The lighter Chi Ishi as displayed have differing uses or benefits inherent in comparison to the commonly seen and used heavier
Chi Ishi, Chin Kuchi is a major underlying factor of their use too.
Note that there is also a lot more to be gained from training with the Machiwara (Makiwara) than just standing there pounding it with
a Gyaku Tsuki, as is often taught at a basic level.
The naturaly flowing Tenshin or Body Displacement movements can also be clearly seen, as one should glide around the Dojo
floor, where by many Karate Ka only think in terms of Tai Sabaki or Body Evasion. To move in or out, to the side, or around the
opponent has a different kind of feeling or thinking than evading.
Please though don't neglect the heavier Chi Ishi, the pounding of the Machiwara, or the use of Tai Sabaki. As all of these have
many well know training benefits to aid one's Karate. But... With a deeper understanding you will discover that there is so much
more out there to be discovered and practised in Karate.
|"All in Karate is not always as it seems"
What always amazes me with Karate Ka is some of the people who they will go to for advice. Why? Well the thing with advice
and guidance is that it tends to be kind of threefold. Firstly, it is yourself who needs the advice or guidance, not the person you
are asking. Secondly, who you decide to ask or receive advice from is so important that it's paramount. Thirdly, if you decide to
follow or take the advice that you have been given, really is all down to yourself. You as an individual and Karate Ka will make
all of these choices, be they good or bad!
When you write a blog like this you often get people asking you for advice on Karate. I'm happy to help out if I can, but in truth
what little advice I have to offer I prefer to keep for the small number of students that I regularly share my Karate training with,
and only then, to those students who are prepared to listen. Those that don't, I leave them to get on with it.
I have always likened most Karate Ka to this quote by John Steinbeck;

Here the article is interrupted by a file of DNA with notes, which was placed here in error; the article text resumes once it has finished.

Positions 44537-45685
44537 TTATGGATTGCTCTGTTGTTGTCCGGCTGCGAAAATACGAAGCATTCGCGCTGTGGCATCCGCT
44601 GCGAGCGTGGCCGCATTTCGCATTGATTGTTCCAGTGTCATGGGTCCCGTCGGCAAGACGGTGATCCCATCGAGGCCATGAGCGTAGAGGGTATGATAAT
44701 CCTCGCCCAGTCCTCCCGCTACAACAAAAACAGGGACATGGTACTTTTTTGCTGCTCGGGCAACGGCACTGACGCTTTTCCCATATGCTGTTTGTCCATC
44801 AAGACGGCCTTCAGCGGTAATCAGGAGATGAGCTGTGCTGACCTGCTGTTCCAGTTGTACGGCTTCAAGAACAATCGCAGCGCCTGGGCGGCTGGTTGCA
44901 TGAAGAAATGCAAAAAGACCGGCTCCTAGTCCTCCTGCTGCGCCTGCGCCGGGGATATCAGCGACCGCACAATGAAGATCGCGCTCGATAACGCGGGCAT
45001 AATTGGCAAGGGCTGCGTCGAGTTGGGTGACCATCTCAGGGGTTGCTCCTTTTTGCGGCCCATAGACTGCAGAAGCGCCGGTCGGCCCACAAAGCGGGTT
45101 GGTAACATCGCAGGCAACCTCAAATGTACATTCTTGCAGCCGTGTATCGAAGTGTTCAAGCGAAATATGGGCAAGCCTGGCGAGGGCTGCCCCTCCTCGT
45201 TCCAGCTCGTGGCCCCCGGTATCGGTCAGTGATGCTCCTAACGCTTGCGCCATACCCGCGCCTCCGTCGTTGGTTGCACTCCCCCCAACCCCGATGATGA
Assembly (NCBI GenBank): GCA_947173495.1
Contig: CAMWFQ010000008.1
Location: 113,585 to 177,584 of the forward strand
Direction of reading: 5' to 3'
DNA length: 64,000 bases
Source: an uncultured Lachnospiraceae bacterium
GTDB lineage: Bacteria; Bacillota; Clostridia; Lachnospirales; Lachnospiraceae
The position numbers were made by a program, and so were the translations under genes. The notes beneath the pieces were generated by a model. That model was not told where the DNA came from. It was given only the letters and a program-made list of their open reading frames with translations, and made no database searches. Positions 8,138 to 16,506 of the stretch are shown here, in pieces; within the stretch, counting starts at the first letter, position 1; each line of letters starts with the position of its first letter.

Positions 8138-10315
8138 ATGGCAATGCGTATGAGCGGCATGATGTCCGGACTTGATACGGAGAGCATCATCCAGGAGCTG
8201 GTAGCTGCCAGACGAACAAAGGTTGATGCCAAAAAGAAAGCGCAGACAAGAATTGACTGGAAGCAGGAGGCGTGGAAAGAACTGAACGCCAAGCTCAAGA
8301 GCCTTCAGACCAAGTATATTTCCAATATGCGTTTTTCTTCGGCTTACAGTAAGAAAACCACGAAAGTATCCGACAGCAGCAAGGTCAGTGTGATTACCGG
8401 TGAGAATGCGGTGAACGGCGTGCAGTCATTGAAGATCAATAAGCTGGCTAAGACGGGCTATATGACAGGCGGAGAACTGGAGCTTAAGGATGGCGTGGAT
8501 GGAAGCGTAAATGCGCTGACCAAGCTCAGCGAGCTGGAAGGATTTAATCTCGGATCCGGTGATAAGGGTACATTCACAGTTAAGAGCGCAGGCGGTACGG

"You know how advice is. You only want it if it agrees with what you wanted to do anyway." John Steinbeck.
From my initial introduction in to the Martial Arts as a youngster under the tutelage of my father in the Art of Judo. I have
always sought out both guidance and tuition (advice) from reputable Sensei who know their art inside out. I just don't do wishy
washy advice, as in seeking training guidance from everyone and anyone. Many these days just get on discussion forums and
take advice from arm chair know all's, or the bigger the Karate name or celebrity, the more people who tend to attach
themselves and listen. Maybe it was taking a disliking to the story of the pied piper as a kid, I am unsure, but I have never
been a natural follower. I prefer to listen to the quiet man of Budo who does his talking through many years of quality
experience, through proven to be seen regular in Dojo training. True Budoka offer advice and guidance of value sparingly!
Oh, plus they train not talk... Primarily I listen to those who I regard as my Sensei or in the know, not just anyone. Most Karate
Ka would benefit from relating this quote by Patch Adams to their Karate.
"See what no one else sees. See what no one else chooses to see... Out of fear, conformity or laziness.
See the world anew each day!" Patch Adams
When I get to spend precious time with my Sensei, be it inside or outside of the Dojo. I am quietly taking in and absorbing the
words and direction that Sensei offers. Not just because they are my Sensei, but because they have decades of quality
experience in Okinawan Karate behind them. And I don't mean talk or showman Karate either. They have been there before
me so I learn from their experiences.
Tamaki Sensei has been an hands on regular in Dojo student under his Sensei, as in Senaha Sensei, on Okinawa for over 45
years. Where by others have sought to teach, he has sought to train, where by others talk good karate and effective
techniques, he demonstrates them. Where by others talk about training, he has trained regularly, hard and often, where by
others have rode off a Sensei for a few years, he has shown decades of unwavering loyalty. These are the characteristics of a
true Karate Ka and what the art is truly about.
If you are ever lucky enough for Tamaki Sensei to offer you advice or guidance on Karate, the seriousness or sternness that
he says these words "This is very very important in Okinawan Karate"! will leave you in no doubts how important it is to
receive quality advice or guidance from a real Sensei of Karate.
"In Karate if you take advice or guidance from a person of deep understanding it can be invaluable,
take it from one who is not, and it may be useless".
|Senaha Sensei and
his student Tamaki
Sensei leading by
example as they
|Spending precious time In the company
of my Sensei
|"See what no one else chooses to see"
Through the years of practising Karate you find that there are many Karate Ka